A few years ago one of my client studios was just starting out and had landed their first game deal. It was a bare bones sort of deal with minimal funding. But the game that they pitched could have probably been delivered within budget. The game was a PC FPS built around a multiplayer theme, with a ladder system for the single player using the same maps as the multiplayer. The AI for the single player was pretty much within the scope of what was built into the engine they were using. The PC release was to be followed, at the publisher’s sole option, by an X Box version.

The agreement with the publisher was a typical staged milestone deal and had the design document attached to it. These guys were in heaven. After doing contract work for a few years, they finally had their own game based on their own original IP. They went out and rented cool offices, got new computers and brought on a few additional developers to bring their team up to size. Everything was good. Each of the members of the team was extremely talented and as a team, they were amazing. And they were totally stoked. But, it was their passion, combined with a lack of discipline that was their downfall.

As they began development in earnest, they realized that although the single player ladder model would be OK for the PC, it would not make it on a console where multiplayer had not yet gained any acceptance. Without a solid single player experience, the game would never be green lighted by Microsoft. The publisher contract was back end weighted, so the X Box part of the development followed the PC with more money allocated for the development of the console version of the game.

The multiplayer design was done, but that single player design challenge was out there. As they brain stormed about all the cool things that could be incorporated into the single player game, they began to develop their design. A 21 level linear adventure with AI driven NPC allies and enemies. A real multiplayer experience in a single player game. Awfully ambitious. But they believed that they had the talent to do it. (And in my opinion, they did.)

When they took this new and substantially enhanced design to their publisher, the publisher was thrilled. The team also told the publisher that rather than waiting to do this for the X Box version, that they thought it would just make more sense to do it in the PC version first and then port it to the X Box. After all, why not deliver all of these cool features on the PC as well. The publisher was all for it. This was gonna be great! This is also where the title to this article comes into play…Discipline and the Up Sell.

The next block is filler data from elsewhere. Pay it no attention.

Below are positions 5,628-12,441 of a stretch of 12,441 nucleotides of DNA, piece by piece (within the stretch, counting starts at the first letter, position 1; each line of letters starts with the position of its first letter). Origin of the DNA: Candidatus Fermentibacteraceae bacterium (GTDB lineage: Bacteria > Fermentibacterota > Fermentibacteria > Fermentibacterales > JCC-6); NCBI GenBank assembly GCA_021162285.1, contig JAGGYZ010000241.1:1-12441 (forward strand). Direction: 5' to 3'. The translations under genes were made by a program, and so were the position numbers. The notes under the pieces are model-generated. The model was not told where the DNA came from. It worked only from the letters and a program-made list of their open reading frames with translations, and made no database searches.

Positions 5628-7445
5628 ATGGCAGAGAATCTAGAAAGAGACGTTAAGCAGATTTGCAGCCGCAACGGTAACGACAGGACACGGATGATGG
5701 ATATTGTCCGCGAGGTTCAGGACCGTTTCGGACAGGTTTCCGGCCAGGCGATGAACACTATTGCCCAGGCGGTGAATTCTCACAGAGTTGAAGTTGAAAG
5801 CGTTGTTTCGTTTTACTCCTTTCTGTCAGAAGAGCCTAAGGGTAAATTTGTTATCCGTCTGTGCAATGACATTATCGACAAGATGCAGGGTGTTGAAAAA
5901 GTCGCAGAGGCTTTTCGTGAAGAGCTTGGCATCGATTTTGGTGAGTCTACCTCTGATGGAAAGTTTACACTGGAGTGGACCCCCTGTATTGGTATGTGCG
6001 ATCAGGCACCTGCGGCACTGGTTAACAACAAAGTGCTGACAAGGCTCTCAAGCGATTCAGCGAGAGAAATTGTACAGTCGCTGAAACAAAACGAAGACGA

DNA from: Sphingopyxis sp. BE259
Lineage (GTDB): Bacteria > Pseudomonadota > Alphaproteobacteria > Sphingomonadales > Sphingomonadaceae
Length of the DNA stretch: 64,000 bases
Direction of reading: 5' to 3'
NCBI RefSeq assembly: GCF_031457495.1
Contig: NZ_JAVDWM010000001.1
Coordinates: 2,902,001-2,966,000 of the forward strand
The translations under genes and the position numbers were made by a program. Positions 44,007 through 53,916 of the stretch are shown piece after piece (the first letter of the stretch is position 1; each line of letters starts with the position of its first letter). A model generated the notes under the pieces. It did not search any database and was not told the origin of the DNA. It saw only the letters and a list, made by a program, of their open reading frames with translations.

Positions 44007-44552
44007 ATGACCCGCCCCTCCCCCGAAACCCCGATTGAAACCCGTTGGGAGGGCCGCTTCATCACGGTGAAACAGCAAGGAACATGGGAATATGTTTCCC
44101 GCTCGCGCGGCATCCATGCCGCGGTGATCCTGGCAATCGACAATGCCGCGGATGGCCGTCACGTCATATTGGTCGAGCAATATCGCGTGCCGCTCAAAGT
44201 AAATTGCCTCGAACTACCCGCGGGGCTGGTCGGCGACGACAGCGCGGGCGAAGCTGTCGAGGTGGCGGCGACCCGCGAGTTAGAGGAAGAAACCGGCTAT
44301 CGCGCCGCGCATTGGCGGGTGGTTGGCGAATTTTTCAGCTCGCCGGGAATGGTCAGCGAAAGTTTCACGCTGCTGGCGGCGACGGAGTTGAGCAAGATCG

At this point they should have taken into account more than just how cool this game was going to be. But their passion blinded them to the harsh realities of running a business. The scope of the project had changed substantially. More features, more levels, a more demanding AI; all would necessitate more time to completion. And as we all know (or should know) more time means more money out the door for salaries and expenses. Sure, publishers get upset when a game slips. But the real problem with slippage is the addition operational and personnel costs to the studio. And this was not even a slippage situation. This was a situation where the studio knew that the new expanded design would require significantly more time to complete. And while the game that they sold originally could have been made within the original budget, this new game would ultimately take twice as long to build, which meant it would cost twice as much to make.

This did not have to be a disaster in the making. If properly addressed, it could have been a huge opportunity to make the game they wanted to make and get enough money to do it. It’s called “Up Sell.” We have all had it happen to us. You go in to buy a used car and they show you new ones. You want the simple version but all you are hearing from the guy in the appliance store is all the features that the high end model offers. “But we’re game developers, not cheesy appliance salesmen,” you say. Sure, but the example still holds. And the point is even more important because we are not salesmen trained to do this.